fares and the fare inspection staff was eventually reduced to five. However, since passengers
could still enter through the rear doors in the Mall without paying their fare, this system still did
not take full advantage of driver monitoring. Fare evasion remained a problem.

Elimination Proposal - June 1986

In 1986, a proposal was taken to the public to eliminate Fareless Square. The proposal was
designed to address Tri-Met revenue issues especially fare evasion and the costs of fare
inspection. The proposal was dropped, however, because of public support for Fareless Square
in providing intra-downtown mobility and meeting regional air quality goals.

MAX is Introduced - September 1986

MAX was designed to be fully integrated with the bus system. This design takes maximum
advantage of vehicle and manpower resources, and simplifies the system as well. To simplify
the fare structure, MAX and bus fares are as comparable as possible. Although fares must be
purchased and validated before boarding (operators do not check fares on MAX), passengers do
not need to know a completely different set of rules for MAX versus bus trips. Unlike many
transit districts, the two modes are completely integrated. Buses feed MAX stations where
passengers are required to transfer in order to continue their trip downtown. Since bus/MAX
transfers were integral to the system, the fare structure also needed to be integrated. The fare is
the same regardless of which vehicle is boarded first, transfers are free, and both MAX and the
bus are free within Fareless Square.

With the opening of MAX in 1986, the number of fare inspectors was increased. Since
passengers do not pass by an operator on MAX, fare inspectors assume the role of driver
monitoring. However, the number of inspectors dedicated to Fareless Square on the buses was
decreased since 1986 from five to one or two.

Fourth Revision - 1988

In 1988, modification of Fareless Square was again considered in order to lower the amount of
real and perceived fare evasion. Public testimony at public hearings often indicated that paying
riders felt "cheated" by fare evasion associated with Fareless Square.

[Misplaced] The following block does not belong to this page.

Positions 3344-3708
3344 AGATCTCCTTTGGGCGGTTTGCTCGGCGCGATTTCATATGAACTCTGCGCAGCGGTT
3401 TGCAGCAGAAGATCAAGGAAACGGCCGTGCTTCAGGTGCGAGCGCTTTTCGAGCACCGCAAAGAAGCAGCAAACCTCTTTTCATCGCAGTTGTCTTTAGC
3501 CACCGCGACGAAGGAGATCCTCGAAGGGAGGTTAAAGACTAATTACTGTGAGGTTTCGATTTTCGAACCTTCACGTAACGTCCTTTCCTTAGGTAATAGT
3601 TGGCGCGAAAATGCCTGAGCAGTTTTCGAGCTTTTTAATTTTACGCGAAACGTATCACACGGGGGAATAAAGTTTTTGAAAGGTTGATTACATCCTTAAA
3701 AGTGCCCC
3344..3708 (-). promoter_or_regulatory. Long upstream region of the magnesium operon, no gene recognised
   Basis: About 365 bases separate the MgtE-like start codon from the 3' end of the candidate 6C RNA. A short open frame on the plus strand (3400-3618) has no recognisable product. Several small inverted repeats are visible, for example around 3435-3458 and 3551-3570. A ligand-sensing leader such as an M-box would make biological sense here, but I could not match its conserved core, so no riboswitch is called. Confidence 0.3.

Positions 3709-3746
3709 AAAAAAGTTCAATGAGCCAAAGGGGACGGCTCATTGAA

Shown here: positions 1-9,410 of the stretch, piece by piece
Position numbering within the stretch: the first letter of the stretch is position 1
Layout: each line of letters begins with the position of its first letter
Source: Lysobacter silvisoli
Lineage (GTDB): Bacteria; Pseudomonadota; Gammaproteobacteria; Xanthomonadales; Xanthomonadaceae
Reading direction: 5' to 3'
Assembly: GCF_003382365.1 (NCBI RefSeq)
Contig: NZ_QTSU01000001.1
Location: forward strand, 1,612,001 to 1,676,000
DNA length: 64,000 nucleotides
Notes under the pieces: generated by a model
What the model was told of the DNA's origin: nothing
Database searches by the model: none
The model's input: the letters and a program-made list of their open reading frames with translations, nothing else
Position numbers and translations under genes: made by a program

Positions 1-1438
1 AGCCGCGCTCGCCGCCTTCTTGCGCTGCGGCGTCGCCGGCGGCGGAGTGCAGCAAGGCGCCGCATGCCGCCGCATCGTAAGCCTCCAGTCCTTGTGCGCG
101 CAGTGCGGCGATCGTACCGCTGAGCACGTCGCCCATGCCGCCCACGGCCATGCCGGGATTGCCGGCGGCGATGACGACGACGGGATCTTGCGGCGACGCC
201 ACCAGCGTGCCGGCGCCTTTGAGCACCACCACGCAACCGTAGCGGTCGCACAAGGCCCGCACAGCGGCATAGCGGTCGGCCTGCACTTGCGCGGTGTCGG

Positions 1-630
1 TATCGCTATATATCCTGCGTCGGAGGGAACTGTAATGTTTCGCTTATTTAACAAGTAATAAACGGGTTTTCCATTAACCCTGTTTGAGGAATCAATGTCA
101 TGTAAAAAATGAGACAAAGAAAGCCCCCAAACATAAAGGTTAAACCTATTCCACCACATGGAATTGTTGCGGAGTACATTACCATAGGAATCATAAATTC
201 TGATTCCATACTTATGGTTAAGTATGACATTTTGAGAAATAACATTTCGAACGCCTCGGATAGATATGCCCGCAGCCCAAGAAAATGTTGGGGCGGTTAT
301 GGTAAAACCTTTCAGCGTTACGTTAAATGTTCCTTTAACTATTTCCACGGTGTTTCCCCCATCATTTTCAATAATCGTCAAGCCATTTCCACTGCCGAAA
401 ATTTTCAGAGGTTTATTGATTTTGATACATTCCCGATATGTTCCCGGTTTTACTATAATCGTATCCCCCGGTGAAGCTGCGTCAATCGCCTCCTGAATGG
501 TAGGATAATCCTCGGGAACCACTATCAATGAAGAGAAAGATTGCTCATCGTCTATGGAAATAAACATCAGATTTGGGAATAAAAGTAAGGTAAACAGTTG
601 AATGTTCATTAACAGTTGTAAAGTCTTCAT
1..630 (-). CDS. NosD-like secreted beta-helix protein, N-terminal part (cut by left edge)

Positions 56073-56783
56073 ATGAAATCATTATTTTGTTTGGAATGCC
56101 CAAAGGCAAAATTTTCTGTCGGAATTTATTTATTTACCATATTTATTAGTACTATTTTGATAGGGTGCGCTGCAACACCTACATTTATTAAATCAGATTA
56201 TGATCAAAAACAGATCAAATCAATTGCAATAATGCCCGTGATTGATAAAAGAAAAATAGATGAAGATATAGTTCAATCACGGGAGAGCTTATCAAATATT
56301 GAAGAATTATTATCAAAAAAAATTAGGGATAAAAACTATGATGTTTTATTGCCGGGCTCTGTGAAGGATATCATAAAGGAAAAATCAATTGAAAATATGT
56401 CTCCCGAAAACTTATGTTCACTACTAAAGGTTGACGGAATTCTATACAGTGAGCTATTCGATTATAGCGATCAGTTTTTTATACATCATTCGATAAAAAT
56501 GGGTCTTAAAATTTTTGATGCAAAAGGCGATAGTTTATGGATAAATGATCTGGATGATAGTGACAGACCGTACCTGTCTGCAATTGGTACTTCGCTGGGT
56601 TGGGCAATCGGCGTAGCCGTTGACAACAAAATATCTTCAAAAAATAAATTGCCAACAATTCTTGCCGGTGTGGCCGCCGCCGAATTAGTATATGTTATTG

At the time, Tri-Met estimated that Fareless Square, the source of nearly all bus fare evasion,
cost Tri-Met $250,000 - $300,000 annually in unpaid fares. Given the concerns with fare
evasion, several options for Fareless Square were considered:

1. Eliminating Fareless Square was rejected because it did not address the regional needs for
air quality improvements, and intra-downtown mobility for transit patrons and auto
commuters.

2. Options for maintaining Fareless Square at only select hours or select days (e.g. 10 a.m.
to 3 p.m. weekdays and all day Saturday and Sunday) were rejected. Time based fares
would be inconsistent with the goal of a simple fare system that encourages ridership.

3. Allowing Fareless Square trips only at select bus stops was rejected for two reasons: 1) It
would be too confusing and would defeat the goal of encouraging ridership through
simplicity, 2) It would not provide a high enough level of service to meet the goal for
intra-downtown mobility.

4. Charging a special fare for Fareless Square trips was rejected because it would most
likely not increase passenger revenue (most would opt to take their car, walk, or not make
the trip rather than pay the fare), or decrease fare evasion. Passengers could still ride past
the boundaries of Fareless Square without proper fare payment.

5. Replacing Fareless Square with a downtown shopper shuttle was rejected because it was